I read this memoir on the heels of reading Julie & Julia, and it was a very pleasant departure from the former.  In this last book of Julia Child’s before her death, she recounts her life from the early days of her marriage to Paul Child, mostly encompassing her time spent in France following the end of the second World War.

Not only was this memoir fascinating, but Alex Prud’homme (Paul Child’s grand-nephew) did a wonderful job as co-writer, capturing the fun-loving and enthusiastic personality of the queen of French cooking. (Or cookery, as Julia Child would call it).

This  book was such a pleasure to read!  I felt as if I was experiencing the beauty of France – the scenery, the people and the food – right along with Julia Child.  In addition, understanding Paul Child’s work in helping post-war Europe and the lives of Europeans at the time gives the reader a fascinating peek into a side of history that is often forgotten.  We read about the seriousness of the Russian threat, the ineptness of large bureaucracies, and how people are basically the same throughout time, but of course must play the hand they are dealt.

But best of all, is Julia’s introduction to the wonderful food of France.  It is amazing to learn that she grew up in a family where the women were not expected to cook, so Mrs. Child went into her marriage with few culinary skills.  The idea of learning French cooking came about because of her husband’s passion for the cuisine and her desire to please him.  I loved how supportive Paul Child became as his wife’s interest grew into more than just trying a few recipes from a cookbook.  He supported her from the early stages of cooking classes, to writing a cookbook, and beyond into the world of television.  Their marriage was as much a joy to read about as was Julia’s love for cooking.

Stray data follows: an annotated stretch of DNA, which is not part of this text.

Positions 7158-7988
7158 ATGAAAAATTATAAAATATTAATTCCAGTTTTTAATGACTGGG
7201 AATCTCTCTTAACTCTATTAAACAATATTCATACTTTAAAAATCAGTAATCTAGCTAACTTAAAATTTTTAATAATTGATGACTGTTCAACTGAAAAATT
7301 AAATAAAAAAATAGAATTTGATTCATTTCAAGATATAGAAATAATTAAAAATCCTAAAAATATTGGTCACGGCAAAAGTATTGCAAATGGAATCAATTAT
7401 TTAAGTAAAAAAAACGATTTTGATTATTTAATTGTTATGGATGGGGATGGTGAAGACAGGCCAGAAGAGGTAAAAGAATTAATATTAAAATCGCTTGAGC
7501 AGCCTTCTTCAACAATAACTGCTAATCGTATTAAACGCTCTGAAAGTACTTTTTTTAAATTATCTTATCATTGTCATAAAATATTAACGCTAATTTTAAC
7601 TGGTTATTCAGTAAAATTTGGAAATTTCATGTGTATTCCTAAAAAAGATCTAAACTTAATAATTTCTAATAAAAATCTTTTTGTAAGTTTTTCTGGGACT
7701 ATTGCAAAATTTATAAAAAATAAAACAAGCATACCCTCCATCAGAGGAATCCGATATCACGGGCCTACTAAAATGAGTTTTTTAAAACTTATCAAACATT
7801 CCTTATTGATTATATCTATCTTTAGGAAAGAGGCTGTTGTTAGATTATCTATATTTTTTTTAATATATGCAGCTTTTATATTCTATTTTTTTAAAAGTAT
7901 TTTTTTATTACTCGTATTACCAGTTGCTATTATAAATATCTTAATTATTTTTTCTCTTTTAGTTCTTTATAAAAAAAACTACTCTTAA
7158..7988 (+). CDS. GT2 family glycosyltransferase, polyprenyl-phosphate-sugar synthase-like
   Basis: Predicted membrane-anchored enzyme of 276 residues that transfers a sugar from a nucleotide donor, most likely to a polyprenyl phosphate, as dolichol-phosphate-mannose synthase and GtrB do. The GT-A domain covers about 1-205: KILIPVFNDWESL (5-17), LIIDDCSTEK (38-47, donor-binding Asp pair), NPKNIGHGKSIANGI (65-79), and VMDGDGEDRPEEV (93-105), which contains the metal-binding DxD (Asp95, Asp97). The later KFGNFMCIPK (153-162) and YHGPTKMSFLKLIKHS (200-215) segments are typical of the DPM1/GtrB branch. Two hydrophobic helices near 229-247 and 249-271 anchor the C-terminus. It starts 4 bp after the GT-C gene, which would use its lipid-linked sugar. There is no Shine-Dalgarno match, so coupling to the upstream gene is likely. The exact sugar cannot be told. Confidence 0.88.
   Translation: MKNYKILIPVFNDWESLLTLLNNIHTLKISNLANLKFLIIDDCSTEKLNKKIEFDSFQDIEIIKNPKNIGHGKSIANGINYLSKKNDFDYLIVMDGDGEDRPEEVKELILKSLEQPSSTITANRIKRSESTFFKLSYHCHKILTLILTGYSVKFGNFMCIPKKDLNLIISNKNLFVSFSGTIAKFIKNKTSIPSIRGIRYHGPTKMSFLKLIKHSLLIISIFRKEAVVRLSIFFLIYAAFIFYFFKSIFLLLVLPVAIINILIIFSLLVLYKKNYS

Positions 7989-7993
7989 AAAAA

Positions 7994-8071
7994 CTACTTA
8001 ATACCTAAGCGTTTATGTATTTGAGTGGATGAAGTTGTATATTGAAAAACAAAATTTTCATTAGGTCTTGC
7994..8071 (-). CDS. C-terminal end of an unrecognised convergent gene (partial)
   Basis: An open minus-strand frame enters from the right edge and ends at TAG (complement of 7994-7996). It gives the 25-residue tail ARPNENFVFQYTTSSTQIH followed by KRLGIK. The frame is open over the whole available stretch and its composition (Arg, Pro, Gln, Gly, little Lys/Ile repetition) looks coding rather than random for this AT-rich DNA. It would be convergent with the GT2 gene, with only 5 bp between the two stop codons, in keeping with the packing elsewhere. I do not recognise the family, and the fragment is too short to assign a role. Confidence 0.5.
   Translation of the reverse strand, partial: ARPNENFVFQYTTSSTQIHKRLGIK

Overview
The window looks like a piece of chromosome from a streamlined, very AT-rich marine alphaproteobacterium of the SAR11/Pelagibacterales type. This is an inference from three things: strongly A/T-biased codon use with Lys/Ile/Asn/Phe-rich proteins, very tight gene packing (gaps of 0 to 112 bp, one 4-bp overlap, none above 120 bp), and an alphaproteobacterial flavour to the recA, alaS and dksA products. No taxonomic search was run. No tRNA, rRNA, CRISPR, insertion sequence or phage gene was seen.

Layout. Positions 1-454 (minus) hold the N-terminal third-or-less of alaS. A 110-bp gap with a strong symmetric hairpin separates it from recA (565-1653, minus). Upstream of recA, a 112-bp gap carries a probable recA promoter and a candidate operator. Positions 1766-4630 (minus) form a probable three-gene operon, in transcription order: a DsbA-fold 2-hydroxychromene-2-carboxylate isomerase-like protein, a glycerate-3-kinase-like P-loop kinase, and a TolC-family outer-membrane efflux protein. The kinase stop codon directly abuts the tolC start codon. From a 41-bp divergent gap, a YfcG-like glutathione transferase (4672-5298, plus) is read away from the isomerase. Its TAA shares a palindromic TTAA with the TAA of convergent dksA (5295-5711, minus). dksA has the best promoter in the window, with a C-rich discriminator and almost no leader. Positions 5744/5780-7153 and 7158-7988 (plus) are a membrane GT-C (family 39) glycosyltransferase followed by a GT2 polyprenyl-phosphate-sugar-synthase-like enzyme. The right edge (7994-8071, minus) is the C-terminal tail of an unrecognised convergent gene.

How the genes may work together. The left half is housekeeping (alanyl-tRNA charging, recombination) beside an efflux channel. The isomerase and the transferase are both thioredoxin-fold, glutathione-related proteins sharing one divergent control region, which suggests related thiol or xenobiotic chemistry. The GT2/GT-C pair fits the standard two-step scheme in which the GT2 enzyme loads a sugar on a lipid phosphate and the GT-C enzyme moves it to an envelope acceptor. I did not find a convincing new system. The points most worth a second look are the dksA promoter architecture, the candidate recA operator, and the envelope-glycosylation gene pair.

What a wonderful way to celebrate love, good food, and a life well-lived.

5 stars (out of 5)
Published in 2006
317 pages

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The Sisterhood by Helen Bryan

The Sisterhood

I didn’t know what to expect when I started to read this novel.  The story seemed to center around 15th century nuns in a remote mountain convent in Spain.  Before long, the sisters turned out of be heretic feminists, which really made me cringe, but since this was a book club book, I kept going.

That’s when things started getting really interesting.  Flash forward to the 20th century.  A young girl washes up on a beach following an earthquake in Latin America, naked, wearing only an ancient medal on a chain, wrapped around her neck.  She is brought to a nearby convent, where the nuns care for her until she is adopted by an American couple.

Amazingly, the story brings the girl and the history of those nuns together, in a compelling narrative that reminded me of The DaVinci Code.

It was great fun, and although predictable at times, I enjoyed it very much.

4 stars (out of 5)
Published in 2013
402 pages

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Prince Of Darkness by Sharon Kay Penman

Prince Of Darkness

I did it!  I finally finished the fourth (and so far, final) book in Penman’s Justin de Quincy series.  I don’t know how she does it.   Every book in the series has a creative, new mystery that features another facet of the story of Richard Lionheart and his rival/brother John.

In this book, Justin de Quincy is called to France to help the very person he dislikes, the enemy of his King – John.  Surprisingly, de Quincy realizes that he should lend his assistance here, because the plot he is called to unearth would harm the king as well as his brother.

I love how Penman presents a well-researched work of historical fiction, wrapped around a fictional mystery.  She portrays characters that are charming and a narrative that is engrossing.

Now I just have to find time to squeeze in Ransom, the sequel to Penman’s wonderful work about King Richard.

4 stars (out of 5)
Published in 2006
336 pages